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Home > Columns > "The Mirror" > February, 2006 - Fighting Patterns

Fighting Patterns by "The Mirror"

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This column was written by Pauliina Lievonen.

How many times have you gotten a correction from sensei, tried to perform it, and ended up doing just what you had been doing all along? Why does this happen?

Very simply put: after we've learned a movement by repeating it often enough, it's stored in the brain as a pattern. Before you even realize that you're thinking about making the movement, your muscles have already started to activate in that pattern - especially if you had just performed the same movement the moment before. If you're not thinking about anything very clearly at the time, that's what your body will do again.

If we're talking about gross movement like where to put a foot or hand, this really isn't such a big problem. After conciously telling yourself what you want to do instead and trying a few times, it's usually possible to re-program the movement.

When it comes to more subtle details this is much more difficult. I recently saw (or more correctly, felt) a very good example of this. Our class was practising tenkan from a same-side grab, and sensei had asked us to try and not turn immediately, but to have the first movement be an entering movement.

After a while I started to notice that most of my partners had a pattern of "turning" in their bodies already at the point that they offered a wrist for me to grab. It felt as if my partners were trying to turn their arms away from me at the moment of the grab already. I made this remark to one of them, and asked her to let go of that tension. After she was able to do that, it was no problem for her to enter first and then turn.

Reading the above paragraph it all sounds pretty simple, but let's consider a few things: first of all, she needed to first be aware that she was doing something already before we'd even started the exercise. That required an outside source of feedback. Second, she needed to take a bit of time to feel from the inside what I was talking about, and then even a bit more time to be able to let go of that pattern.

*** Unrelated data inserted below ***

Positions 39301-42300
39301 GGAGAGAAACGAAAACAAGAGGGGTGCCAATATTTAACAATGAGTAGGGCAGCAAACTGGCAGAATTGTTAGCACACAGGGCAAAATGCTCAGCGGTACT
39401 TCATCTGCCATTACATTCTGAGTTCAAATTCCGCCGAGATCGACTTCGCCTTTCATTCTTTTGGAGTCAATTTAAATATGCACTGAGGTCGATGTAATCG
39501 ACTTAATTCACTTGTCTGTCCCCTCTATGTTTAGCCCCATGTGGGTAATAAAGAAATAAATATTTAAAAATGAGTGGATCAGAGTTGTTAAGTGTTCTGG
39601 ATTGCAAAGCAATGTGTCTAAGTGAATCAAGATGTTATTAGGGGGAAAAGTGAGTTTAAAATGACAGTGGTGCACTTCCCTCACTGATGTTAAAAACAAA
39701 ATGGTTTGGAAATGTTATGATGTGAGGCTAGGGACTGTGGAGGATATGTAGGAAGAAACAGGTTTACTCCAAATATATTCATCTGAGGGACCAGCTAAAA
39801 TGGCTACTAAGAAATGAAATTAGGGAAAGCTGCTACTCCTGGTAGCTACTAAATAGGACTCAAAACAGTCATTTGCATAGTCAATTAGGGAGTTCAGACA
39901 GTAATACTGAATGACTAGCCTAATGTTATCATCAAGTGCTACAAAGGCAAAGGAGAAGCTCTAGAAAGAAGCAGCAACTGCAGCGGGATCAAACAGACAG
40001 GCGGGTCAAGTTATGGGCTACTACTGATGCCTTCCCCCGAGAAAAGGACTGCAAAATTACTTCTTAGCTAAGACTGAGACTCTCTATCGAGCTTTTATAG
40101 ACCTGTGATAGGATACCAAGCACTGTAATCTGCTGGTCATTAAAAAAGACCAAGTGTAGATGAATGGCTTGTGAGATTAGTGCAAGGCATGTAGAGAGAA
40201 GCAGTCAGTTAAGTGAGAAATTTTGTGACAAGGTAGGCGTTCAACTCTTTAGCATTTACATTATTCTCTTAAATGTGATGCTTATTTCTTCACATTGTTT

What we have at play here are a couple things. First, the idea that my partner had of what the result of the movement would be (the position she wanted to end up in, having turned). Her idea of where she would want to end up was seducing her into forgetting what the first step of getting there was supposed to be (namely, not turning but entering). And her body, obediently doing what her mind was actually asking it to do, was activating the appropiate muscular tension required for turning, not entering straight.

Second, she wasn't able, at first, to feel what exactly she was doing, right at the moment of my grab. It took a moment of pausing, and feeling from the inside what was going on, and even then, a person with a less sensitive proprioceptive sense (the sense that lets us feel our own bodies) might not have felt it.

Once she did feel the pattern in her arm and body, she could let go of it. And once she had let go of the pattern of "turning", she could enter straight forward. Even then, though, not every attempt was succesful, because the "turning pattern" would keep creeping in unnoticed. If I hadn't kept telling her, "no, now you're going for the turn again" every time this happened... I'm willing to bet that after a few repetitions she would have been right back where we started - turning.

Let's recap: The way we learn movement is that it first is a conscious effort and processed in one part of the brain, and with enough repetition, it gets engraved so to say to another part of the brain that we normally don't have conscious access to. If you now want to change that action, you first have to get it out in the consciousness again.

If you just try to glue another different response on top of that first one, the first one is going to be stronger because it's already sitting there, deeply engraved in the unconscious part of the brain. So for instance "enter before turning" is all well and good, but the message your brain is sending out is likely to be "turn" and you need to STOP that message first.

Feeling what is going on is absolutely crucial here. If my partner hadn't been able to, eventually, feel what she was doing, she wouldn't have been able to let go of that pattern either. And she had to keep noticing what she was doing again and again and again, because every time she started the exercise again, she was more likely to do what she always had done in her three years or so of practice until then. The succesful order of events here was: 1. notice what's actually going on. 2. stop doing that 3. do the new thing 4. rinse 5. repeat...

It's the middle step of stopping your habitual response that is often missing in people's attempts at changing what they do. The result is a conflict between the old response and the new, and a much smaller chance of success. Taking the time to stop feels like too slow an approach, but in the end it's much more effective. This means that you have to take a little moment to wipe the canvas blank before you try the new thing sensei suggests, not rush into the technique, like we all like to do. And you need to do it over and over and over again. A couple repetitions isn't going to be enough to make the changes permanent.

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